Football Preview of the teams in the River Valley and Ozark Edition area.READ ONLINE
Board of directors asks for more information on two candidatesPublished April 5, 2012 at 3:33 a.m.
HOT SPRINGS The search for a new city manager for Hot Springs continues.
After more than two weeks to look over resumes and check references, as well as a three-day visit to the city by two finalists, the Hot Springs Board of Directors did not name a successor to Lance Hudnell, who will retire at the end of June.
The directors called a special Saturday-morning meeting at the city’s Central Fire Station to interview finalists Randall Dowling, county administrator of Gordon County, Ga., and David Watkins, a former city manager of Bryan, Texas.
“We did not make a decision, Director Karen Garcia told the Tri-Lakes Edition after the meeting. “We asked for some additional information.”
On Saturday, Garcia said she hoped the boardcould make a selection before the end of the week.
The board called a special meeting that was set for Wednesday to “consider city manager applicants,” according to an announcement made Tuesday morning by the city’s public information office. The results of that meeting were not available at press time for the Tri-Lakes Edition.
On March 12, the board of directors announced the names of four candidates for the city-manager post and said they had been invited to come to Hot Springs.
Before the candidates were set to arrive, two of them - Larry Deetah, village manager and CEO of Oak Lawn, Ill., and Jeffrey Earl Repp, former city administrator of Cumberland, Md. - withdrew from consideration for the job.
“We are down to the two finalists,” Mayor Ruth Carney told reporters at the beginning of an open house for city residents to meet the candidates in the Grand Lobby of the Hot Springs Convention Center on Friday evening.
The two remaining candidates - Dowling and Watkins - came to Hot Springs on Thursday to tour the city and its municipal facilities. On Friday, the candidates attended a series of meetings with city department heads and staff members. The meetings were coordinated by Ron Holifield of Strategic Government Resources, a professional search firm in Keller, Texas.
At the open-house with residents, Watkins, 59, a native of Auburn, Ala., said Hot Springs’ municipal infrastructure is “old and needs major repairs” and would be the first priority for the city manager, once selected.
“The city will also have to find a way to pay for it,” he said. “Fixing the water system is needed before downtown revitalization can take place.”
Watkins said improving the infrastructure of the city would be essential to its future economic development.
“Hot Springs has some problems, but it has a lot of assets that most cities this size don’t have,” he said. “Some cities have problems and no assets, and that is when people decide it is time to move. Hot Springsis not that way.”
Watkins said he sees the job of city manager as similar to being a team’s head coach.
“The job is to put the right people in the right places and to motivate those people to do the best job they can in the directions decided by the mayor and board of directors,” he said.
The finalist also said he hopes he and the city’s elected officials could work with the understanding that they would not always agree on every issue.
“The city manager can be a good neutral conduit of information to the county,” Watkins said. “It is not my job to deal with politics, but I know that if you don’t get along with the board of directors, you’re not going to make it.”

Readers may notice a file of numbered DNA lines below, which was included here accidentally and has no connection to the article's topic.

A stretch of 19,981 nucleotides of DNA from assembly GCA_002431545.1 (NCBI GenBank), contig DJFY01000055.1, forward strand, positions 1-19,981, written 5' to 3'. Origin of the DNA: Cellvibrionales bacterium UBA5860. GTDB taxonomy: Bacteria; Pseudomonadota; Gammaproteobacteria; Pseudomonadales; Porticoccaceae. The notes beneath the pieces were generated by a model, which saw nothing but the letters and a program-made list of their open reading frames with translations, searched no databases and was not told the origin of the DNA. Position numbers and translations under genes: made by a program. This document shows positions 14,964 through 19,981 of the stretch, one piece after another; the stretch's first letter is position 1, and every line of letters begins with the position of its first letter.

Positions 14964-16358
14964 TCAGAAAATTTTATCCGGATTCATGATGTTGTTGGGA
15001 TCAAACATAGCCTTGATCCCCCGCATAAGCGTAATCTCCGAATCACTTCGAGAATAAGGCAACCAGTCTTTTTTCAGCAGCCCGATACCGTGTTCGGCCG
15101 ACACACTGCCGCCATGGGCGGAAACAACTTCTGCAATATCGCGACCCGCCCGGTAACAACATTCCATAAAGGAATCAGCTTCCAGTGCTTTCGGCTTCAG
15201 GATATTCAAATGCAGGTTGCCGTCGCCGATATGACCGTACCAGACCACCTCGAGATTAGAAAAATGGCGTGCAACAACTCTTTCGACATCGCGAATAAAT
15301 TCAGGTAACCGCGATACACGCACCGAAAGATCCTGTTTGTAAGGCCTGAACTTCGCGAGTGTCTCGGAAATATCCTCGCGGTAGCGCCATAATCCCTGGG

Bryan, near College Station, Texas, and Watkins worked out a “separation agreement” Sept. 7, 2010, for his immediate resignation. The condition of his contract with the city prevents both Watkins and members ofthe Bryan city government from discussing the reasons behind his leaving.
During the reception in Hot Springs, Watkins told reporters that he had demanded records from the administrator of the city-owned utilities in Bryan, but had been refused. He did not say that was the reason for his leaving the job, only that it had been a tough issue during his two- year tenure as city manager of the Texas town.
Dowling, 49, who is chief administrator for Gordon County, Ga., about 70 miles northwest of Atlanta, is a native of HotSprings and a graduate of Hot Springs High School.
“My first job was with the Hot Springs Sentinel-Record,” Dowling said at the open house. “I would come in about midnight once a week to help get out the Sunday newspapers.”
He said he moved to Florida, and then Georgia, after graduating from the University of Arkansas at Fayetteville in 1987.
Dowling said little has changed in town since he left 27 years ago.
“It is amazing. Downtown looks much the same as when I was here, except for the Majestic [Hotel]. It is horrible what has happened to it,” he said. “They were talking downtown revitalization then, and you still are.”
Dowling said the city needs a strategic plan that has specific plans and goals, but to do anything, the city needs more funding.
“It is almost impossible to do anything with only sales-tax revenue,” Dowling said. “The road conditions are bad, and having funds to pave only three miles a year is horrible.”
He said the biggest change in the city is the development on its outskirts and along Lake Hamilton.
“A lot of that land used to be in timber, and now there is every kind of restaurant, homes and businesses,” Dowling said.
Dowling said he would like to have the job of city manager in Hot Springs to help his boyhood home grow and prosper.
Staff writer Wayne Bryan can be reached at (501) 244-4460 or email@example.com.
Tri-Lakes Edition Writer Wayne Bryan can be reached at 501-244-4460 or firstname.lastname@example.org.